Bank of America may finally be able to begin burying the largest of its crisis-era skeletons, Countrywide Financial.
A New York appeals court on Thursday overturned Judge Barbara Kapnick's ruling from last year that delayed the bank's $8.5 billion agreement with investors, initially reached four years ago. Kapnick mostly approved the settlement last year, but full judicial approval was postponed by her raising additional legal questions.
This week's approval is positive for Bank of America, as the Countrywide case was one of the largest unresolved issues that have been costly and difficult for the bank to move past. Three other large legal overhangs include non-Countrywide claims against the bank regarding precrisis mortgage sales; a mortgage insurance-related suit filed by Ambac Assurance Corp in December; and potential civil payments to settle claims the bank may have manipulated the Libor benchmark rate.
Investors who claimed violations in representation and warranties in Countrywide's mortgage-backed securities sold leading up to the crisis could start receiving payments as early as this fall. Bank of America first set aside a reserve for the settlement, plus $100 million for costs, back in 2011. Countrywide originated or purchased $1.4 trillion in mortgages in the two years leading up to the crisis.
There is a chance that new appeals could be filed, but that is not currently expected to happen. A reargue motion was withdrawn as recently as Feb. 25. Two investors, AIG and Triaxx, withdrew objections last year. According to analysts at Barclays, a fund for the Policemen's Annuity and Benefit Fund of the City of Chicago et al, Sterling Federal Bank, and the Knights of Columbus were the last three remaining objectors in the case.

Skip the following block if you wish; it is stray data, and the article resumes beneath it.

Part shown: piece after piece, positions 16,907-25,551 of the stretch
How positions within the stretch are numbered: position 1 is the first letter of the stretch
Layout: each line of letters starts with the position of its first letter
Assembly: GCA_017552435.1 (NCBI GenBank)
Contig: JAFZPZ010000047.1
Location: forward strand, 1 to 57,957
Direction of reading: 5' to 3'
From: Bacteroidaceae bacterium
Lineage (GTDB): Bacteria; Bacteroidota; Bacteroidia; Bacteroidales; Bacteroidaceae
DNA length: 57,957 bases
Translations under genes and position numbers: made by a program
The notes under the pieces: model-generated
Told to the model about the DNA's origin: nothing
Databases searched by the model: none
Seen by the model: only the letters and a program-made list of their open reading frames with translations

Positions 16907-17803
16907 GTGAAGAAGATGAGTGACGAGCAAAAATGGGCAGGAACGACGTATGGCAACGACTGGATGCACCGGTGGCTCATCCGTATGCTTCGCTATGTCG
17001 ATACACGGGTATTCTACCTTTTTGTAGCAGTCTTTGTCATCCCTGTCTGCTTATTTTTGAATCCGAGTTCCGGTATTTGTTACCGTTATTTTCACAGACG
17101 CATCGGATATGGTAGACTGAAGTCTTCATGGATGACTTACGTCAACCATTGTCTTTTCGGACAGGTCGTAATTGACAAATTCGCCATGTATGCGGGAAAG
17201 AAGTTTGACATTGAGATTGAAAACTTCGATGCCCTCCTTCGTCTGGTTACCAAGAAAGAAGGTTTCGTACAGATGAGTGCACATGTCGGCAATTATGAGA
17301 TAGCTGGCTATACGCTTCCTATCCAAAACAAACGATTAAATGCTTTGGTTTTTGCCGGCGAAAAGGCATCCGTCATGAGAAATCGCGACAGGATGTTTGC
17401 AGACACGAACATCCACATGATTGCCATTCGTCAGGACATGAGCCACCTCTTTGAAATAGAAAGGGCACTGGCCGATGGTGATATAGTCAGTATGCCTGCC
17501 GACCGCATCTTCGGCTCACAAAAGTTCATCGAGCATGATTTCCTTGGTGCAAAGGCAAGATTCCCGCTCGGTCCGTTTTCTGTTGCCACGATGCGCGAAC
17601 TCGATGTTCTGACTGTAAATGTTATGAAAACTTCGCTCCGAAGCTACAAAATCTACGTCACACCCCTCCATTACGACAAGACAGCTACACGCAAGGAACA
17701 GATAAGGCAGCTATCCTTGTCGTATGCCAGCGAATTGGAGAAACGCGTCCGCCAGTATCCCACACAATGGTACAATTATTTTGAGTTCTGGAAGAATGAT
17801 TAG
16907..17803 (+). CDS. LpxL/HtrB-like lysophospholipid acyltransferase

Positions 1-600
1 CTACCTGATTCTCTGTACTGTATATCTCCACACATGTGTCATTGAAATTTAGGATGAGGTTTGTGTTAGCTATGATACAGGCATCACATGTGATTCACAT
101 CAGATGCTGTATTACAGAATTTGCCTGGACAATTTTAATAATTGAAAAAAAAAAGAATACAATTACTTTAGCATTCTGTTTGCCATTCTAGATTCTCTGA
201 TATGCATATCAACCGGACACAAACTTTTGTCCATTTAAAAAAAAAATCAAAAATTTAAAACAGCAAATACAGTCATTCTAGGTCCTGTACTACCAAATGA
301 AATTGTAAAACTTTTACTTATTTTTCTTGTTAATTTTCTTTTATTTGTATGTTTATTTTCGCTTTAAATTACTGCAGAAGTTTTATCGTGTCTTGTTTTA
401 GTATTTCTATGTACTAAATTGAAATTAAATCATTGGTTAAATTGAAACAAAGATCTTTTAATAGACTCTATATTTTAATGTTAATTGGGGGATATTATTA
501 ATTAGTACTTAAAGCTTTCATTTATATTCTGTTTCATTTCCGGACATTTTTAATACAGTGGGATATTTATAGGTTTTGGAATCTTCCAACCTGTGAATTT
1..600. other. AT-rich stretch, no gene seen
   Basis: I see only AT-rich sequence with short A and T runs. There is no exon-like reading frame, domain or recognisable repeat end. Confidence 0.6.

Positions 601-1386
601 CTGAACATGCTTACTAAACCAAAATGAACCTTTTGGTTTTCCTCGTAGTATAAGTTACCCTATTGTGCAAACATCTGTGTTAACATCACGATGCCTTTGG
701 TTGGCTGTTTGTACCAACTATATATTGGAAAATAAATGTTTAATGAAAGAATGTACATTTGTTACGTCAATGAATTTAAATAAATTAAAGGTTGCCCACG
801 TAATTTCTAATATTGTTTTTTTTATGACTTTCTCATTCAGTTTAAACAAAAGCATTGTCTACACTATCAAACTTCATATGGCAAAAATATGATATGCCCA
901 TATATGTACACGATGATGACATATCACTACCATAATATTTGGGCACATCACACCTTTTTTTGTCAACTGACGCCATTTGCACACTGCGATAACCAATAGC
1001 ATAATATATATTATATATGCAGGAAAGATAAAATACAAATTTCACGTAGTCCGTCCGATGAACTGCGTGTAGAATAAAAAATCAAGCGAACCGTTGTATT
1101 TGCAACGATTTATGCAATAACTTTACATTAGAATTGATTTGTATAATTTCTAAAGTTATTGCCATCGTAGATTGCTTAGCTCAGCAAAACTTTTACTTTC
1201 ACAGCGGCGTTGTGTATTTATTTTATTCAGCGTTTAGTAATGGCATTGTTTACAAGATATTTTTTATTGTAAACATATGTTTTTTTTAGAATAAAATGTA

It has cost more than $63 billion in commitments from large banks — including Bank of America, Citigroup, Goldman Sachs, JPMorgan Chase, Morgan Stanley and Wells Fargo — to put to bed their nightmares from shoddy mortgages, and many cases remain far from completed.
Suits made on behalf of investors by the law firm of Gibbs & Bruns have extracted promises so far of $16.99 billion, including Bank of America's settlement figure. The Federal Housing Finance Agency has extracted $12.87 billion from those six banks so far, and the government's multiagency RMBS Working Group has extracted another $33.85 billion, according to public tallies and company data.
Industrywide, and in the context of other trustee cases, the Countrywide case is the largest major settlement outstanding with investors. The only other large trust distributions paying out so far come from the settlement with ResCap (formerly the servicing unit of Ally Financial), which has paid investors about $2 billion since the final agreement. In full, investors claiming distributions from the Countrywide settlement will be paid out over 49 months, according to a June 2011 agreement timeline.
The largest unresolved cases with trustees include settlements for JPMorgan Chase and Citigroup. Exact terms to settle both are still being discussed. Trustees accepted JPMorgan's $4.5 billion agreement with investors in October, but a court would not approve it in December. The next hearing will take place March 20. Wells Fargo analysts believe funds from the JPMorgan settlement could begin to flow, at the earliest, sometime early next year. Citigroup trustees approved terms in December, but also haven't won court approval to move ahead. The next hearing in that case is scheduled for May 19.